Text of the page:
Downtown Detroit’s ninety-seven-year-old, 453-room Westin Book Cadillac, once the tallest hotel in the world, has been acquired by Chicago’s Oxford Capital Group LLC, under the name Book Cadillac Detroit Propco LLC and in partnership with New York City investment firm Taconic Capital Advisors LP, reports the Detroit News. The Marriott International Inc. hotel, which was facing foreclosure, will remain open while being renovated.
FILM & TELEVISION
Anticipating “The Matrix Resurrections”
Five minutes before “The Matrix Resurrections” went live Wednesday morning on HBO Max, Chance The Rapper tweeted, “I’m so gassed, matrix was the first movie we ever seen on a DVD player. Saw it at my auntie Kim apartment in 2000. Had enter the matrix, path of Neo, matrix online, we named my dog Tank after buddy who kilt Cypher. Like I CANT BELIEVE IM BOUT TO WATCH THIS”
KTQ’s Gordon Quinn Is Tribune’s Film Chicagoan Of 2021
“Gordon Quinn, now 79, remains sharp-witted, genial, mellow,” writes Michael Phillips. “In November Betsy Leonard joined the nonprofit organization as executive director. ‘The idea is to start looking for a new artistic director or some other way of taking over a big chunk of what I’ve done. I’m sure I’ll continue to play a role in the organization. What I do best, I think, is working with filmmakers on projects. But next year I’ll be 80. So, we’re looking to bring in someone new.’ Phrases such as ‘institutional growth’ accompanied the announcement of Leonard’s hiring, though Quinn by nature never ran anything with that directive in mind. ‘Under capitalism,’ he said, ‘people think growth is important. And I don’t. I think staying true to your original vision and values is important. And then you add new values that are consistent with your mission. That’s very much a part of how any democracy has to work.’”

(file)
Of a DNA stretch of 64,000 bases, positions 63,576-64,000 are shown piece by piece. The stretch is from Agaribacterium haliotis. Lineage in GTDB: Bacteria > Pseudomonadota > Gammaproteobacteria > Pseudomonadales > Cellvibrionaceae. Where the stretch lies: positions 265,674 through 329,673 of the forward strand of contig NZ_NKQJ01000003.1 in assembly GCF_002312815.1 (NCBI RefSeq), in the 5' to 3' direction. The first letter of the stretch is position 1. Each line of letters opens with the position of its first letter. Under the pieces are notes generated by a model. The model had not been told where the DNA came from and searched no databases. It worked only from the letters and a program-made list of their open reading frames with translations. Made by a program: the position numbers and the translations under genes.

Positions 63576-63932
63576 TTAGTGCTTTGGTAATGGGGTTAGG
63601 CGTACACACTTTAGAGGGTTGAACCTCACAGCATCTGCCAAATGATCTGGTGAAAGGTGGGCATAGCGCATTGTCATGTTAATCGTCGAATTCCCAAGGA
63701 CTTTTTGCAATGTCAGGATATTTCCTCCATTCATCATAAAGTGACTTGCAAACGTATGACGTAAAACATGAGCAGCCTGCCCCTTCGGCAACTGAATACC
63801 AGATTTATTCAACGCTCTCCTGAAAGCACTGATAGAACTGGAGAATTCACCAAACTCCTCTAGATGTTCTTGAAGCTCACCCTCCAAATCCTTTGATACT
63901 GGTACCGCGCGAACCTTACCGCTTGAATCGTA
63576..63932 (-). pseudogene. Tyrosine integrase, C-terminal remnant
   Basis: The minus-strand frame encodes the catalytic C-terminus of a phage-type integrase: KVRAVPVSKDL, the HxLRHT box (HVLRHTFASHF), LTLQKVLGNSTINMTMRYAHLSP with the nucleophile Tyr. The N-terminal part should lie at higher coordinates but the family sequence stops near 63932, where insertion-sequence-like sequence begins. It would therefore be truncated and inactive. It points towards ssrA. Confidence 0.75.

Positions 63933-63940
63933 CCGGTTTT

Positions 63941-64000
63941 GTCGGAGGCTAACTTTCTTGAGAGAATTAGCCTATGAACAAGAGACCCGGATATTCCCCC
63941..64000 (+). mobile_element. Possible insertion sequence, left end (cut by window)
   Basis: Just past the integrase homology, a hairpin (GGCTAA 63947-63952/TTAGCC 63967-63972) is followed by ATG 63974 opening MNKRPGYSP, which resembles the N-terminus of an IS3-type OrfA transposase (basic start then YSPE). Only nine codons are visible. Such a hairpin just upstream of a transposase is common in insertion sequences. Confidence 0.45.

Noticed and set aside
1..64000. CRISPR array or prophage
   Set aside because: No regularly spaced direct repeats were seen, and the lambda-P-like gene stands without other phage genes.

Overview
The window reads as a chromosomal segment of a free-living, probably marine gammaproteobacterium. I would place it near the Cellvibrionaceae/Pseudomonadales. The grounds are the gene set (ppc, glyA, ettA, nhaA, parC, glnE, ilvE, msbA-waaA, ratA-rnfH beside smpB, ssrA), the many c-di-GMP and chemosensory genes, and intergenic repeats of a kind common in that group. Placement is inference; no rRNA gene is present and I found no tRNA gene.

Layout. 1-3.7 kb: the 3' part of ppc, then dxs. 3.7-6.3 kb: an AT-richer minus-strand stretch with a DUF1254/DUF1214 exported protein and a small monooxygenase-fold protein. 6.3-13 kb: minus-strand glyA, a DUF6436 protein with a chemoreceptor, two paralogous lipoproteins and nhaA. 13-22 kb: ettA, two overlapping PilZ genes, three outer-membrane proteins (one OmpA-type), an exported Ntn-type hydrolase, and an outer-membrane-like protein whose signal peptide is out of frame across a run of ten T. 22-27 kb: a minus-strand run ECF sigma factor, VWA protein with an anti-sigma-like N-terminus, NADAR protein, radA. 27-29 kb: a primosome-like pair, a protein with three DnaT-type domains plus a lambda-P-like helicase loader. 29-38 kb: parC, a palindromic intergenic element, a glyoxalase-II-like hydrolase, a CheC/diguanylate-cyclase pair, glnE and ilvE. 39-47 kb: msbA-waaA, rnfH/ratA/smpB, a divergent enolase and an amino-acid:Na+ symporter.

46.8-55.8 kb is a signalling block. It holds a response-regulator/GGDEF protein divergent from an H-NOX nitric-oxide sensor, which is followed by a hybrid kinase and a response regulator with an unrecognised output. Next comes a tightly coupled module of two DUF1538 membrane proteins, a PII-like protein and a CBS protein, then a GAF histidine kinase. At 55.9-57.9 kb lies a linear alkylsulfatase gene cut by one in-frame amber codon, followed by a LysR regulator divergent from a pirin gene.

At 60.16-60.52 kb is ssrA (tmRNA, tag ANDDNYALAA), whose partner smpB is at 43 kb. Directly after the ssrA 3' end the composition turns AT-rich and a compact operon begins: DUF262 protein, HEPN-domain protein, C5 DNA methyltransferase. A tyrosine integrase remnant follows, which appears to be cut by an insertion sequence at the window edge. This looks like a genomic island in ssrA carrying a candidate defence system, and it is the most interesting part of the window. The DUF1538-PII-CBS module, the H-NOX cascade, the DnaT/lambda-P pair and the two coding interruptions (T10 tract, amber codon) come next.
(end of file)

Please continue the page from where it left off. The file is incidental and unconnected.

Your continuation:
An Incomplete History Of Recent Filmmaking In Chicago
With an IATSE contract in film workers’ hands, the Reader compiles an incomplete survey of the history of movie production in Chicago. “The first fifty years of IATSE history in Chicago are fascinating, but there’s just not enough room here to include it all. The mob infiltrated the union in the 1920s soon after it formed, and ruled with a mixture of violence, bribery, and the sort of rank-and-file labor militancy that’s now heavily criminalized and looked down upon by labor leadership. In Chicago in the 70s, Local 110 Projectionists Union famously bombed adult theaters who refused to hire union, and nine of its members were charged for a string of arson attacks on movie theaters across the midwest in the late 90s. That decade saw the near-disappearance of that trade as new technology and the consolidation of movie theater chains into international entertainment conglomerates squeezed projectionists out of their livelihoods. According to [retired camera operator Peter] Kuttner, though, ‘I’ve never been in a situation where I would know for sure. Any involvement in 600 or 476 is just gossip and rumor.’”
The Hideout Closes Until 2022
“To our endlessly supportive Hideout family near and far: Due to the swift and widespread rise of new COVID-19 cases, the Hideout has decided to close our doors through the end of the year. It doesn’t hurt any less the second time around, but we feel that this is the appropriate course of action for the safety of our creative community, staff, and guests,” the club posted on Instagram. “Thank you for your continued understanding and cooperation. Stay safe, mask up, get vaccinated and boosted if you can. We’ll meet you back at the bar for a shot and a beer when the time is right.”